Here’s the last thing I wrote in my notes while watching Smash‘s fittingly exasperating finale: “Guhhhhhhhh.” And you can quote me on that.
Why am I so frustrated? Firstly, Smash has a nasty habit of telling rather than showing. Throughout the season, we’ve heard characters praise Karen’s mysterious star quality. This quality is apparently inexplicable — which is convenient, since it saves the show from having to justify why everyone in the universe looks like they’ve seen the face of God whenever Karen opens her mouth to sing. (Maybe that’s why Katharine McPhee always keeps her lips slightly parted.) We’re asked to believe that there’s simply something about Karen that makes her perfect for Marilyn without ever once seeing evidence of that something. And since we can see that Ivy sings and dances just as well as her rival, the idea that Karen’s got some enigmatic talent makes even less sense.
This problem is exacerbated by another glaring flaw: Ivy’s complete character assassination. Back in my recap of Episode 4, I worried that Smash was stacking the deck in Karen’s favor by transforming the sweet, likeable Ivy we once knew into “a catty, cruel diva hellbent on making Karen miserable.” 11 episodes later, Ivy is even worse — she’s now a hot mess who screws up onstage, pops pills with abandon, and indulges in spiteful revenge sex just because she can.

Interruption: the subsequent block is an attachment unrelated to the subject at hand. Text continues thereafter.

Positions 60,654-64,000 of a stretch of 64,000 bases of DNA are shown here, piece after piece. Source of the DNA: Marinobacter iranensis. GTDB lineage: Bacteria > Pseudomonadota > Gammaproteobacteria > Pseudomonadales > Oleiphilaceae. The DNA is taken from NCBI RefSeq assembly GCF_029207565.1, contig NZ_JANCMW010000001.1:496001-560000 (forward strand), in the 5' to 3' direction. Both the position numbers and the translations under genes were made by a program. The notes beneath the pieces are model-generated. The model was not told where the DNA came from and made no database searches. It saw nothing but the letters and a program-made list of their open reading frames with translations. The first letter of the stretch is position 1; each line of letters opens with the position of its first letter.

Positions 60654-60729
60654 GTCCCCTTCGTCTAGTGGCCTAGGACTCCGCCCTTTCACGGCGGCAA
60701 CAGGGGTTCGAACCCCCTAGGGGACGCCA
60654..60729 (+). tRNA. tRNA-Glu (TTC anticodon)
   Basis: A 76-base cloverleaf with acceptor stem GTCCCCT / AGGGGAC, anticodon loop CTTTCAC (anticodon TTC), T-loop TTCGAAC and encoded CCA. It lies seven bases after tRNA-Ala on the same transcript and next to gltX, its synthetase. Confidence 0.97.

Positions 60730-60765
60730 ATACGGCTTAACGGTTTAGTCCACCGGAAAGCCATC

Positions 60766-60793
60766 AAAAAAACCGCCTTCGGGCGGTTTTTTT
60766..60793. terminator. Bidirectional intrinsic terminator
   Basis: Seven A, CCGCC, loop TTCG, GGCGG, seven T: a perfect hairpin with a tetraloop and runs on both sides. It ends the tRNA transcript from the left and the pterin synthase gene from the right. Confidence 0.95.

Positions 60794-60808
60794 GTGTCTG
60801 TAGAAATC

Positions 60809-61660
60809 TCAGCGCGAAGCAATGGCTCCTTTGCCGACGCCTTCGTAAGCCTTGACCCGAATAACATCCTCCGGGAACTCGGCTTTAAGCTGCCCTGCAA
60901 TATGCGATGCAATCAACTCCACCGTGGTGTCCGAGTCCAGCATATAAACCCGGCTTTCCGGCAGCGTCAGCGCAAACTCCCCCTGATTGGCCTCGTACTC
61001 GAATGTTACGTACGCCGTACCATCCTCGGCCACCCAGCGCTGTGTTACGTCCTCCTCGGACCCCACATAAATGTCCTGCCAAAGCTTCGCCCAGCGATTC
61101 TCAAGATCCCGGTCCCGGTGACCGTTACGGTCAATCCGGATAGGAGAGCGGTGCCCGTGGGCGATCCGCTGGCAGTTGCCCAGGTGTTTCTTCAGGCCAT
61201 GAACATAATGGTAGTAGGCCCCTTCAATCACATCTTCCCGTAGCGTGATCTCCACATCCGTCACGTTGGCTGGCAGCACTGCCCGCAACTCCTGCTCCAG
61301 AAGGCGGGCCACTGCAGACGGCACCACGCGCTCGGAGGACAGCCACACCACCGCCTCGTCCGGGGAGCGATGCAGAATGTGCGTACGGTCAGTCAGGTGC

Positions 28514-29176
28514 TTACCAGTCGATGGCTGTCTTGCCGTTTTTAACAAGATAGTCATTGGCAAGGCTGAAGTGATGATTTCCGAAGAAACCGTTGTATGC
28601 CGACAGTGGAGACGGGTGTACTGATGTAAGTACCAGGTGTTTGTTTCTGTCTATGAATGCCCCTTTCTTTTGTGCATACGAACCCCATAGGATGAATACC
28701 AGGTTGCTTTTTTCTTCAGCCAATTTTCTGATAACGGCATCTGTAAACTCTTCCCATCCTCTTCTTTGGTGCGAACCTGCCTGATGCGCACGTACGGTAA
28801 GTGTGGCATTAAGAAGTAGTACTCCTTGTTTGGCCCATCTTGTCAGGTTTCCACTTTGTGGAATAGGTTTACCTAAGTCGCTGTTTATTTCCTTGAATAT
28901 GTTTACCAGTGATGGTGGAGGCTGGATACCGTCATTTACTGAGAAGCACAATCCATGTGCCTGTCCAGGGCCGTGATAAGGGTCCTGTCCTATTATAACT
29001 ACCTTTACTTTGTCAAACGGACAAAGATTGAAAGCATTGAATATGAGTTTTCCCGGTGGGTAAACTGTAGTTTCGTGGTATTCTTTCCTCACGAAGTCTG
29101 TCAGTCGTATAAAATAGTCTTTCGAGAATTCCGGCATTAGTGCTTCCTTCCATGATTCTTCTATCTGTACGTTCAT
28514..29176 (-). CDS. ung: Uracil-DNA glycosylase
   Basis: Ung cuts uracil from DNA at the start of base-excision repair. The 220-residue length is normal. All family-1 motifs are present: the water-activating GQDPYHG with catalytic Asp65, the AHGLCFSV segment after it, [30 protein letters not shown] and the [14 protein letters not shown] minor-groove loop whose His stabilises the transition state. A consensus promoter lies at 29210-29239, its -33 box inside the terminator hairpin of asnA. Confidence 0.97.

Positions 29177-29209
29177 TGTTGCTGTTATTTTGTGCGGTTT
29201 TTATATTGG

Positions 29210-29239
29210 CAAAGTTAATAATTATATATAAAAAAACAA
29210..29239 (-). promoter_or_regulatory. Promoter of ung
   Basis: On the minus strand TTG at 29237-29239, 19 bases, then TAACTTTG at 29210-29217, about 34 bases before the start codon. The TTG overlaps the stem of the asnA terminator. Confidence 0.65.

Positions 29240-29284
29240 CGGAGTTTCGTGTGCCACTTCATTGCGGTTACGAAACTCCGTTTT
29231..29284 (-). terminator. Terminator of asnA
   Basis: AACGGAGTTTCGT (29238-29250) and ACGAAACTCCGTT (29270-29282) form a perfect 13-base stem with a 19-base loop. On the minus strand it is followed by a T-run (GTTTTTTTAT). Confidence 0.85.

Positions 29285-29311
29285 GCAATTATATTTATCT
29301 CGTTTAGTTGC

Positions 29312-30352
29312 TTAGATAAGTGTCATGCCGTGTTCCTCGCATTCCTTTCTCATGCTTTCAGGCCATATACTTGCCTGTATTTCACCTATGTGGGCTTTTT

Ivy’s final, desperate, selfish act not only strains credulity but also renders the character totally unsympathetic. The moment she takes those pills — and yes, we don’t see her actually consume them, but do you really think she just put the dolls back in the bottle? — Ivy becomes the equivalent of a snotty kid planning to teach his mom a lesson by running away. There’s no way to feel for Ivy here; instead, we’re left resenting her for trying to steal the spotlight on Karen’s big day.
And what, by the way, is the lesson of the entire Karen/Ivy opposition? That trying is bad? That if you’re not born with some intangible essence, you might as well give up on your dreams altogether? Honestly, part of me hopes that Ivy kicks the bucket backstage before Season 2. If nothing else, it’d allow Megan Hilty to ditch this show for better material.
Like I said before: Guhhhhhhhh. But hey — there’s more to this show than Perfect Karen and Screwed-Up Ivy. And not everything about the finale made me want to shake my fist at the heavens while yelling “WHYYYY?” Take, for example, the episode’s zippy opening, which easily establishes the tension filling the Bombshell crew. Their next preview is in just 12 hours, but they still haven’t chosen a new Marilyn. Karen is the understudy, but understudies never get rehearsed in until after previews; Ivy, on the other hand, knows the entire part. How will the creative team choose between them? This looks like a job for Derek’s patented Hallucination Method.
NEXT: Terrible Ellis, you’re fired!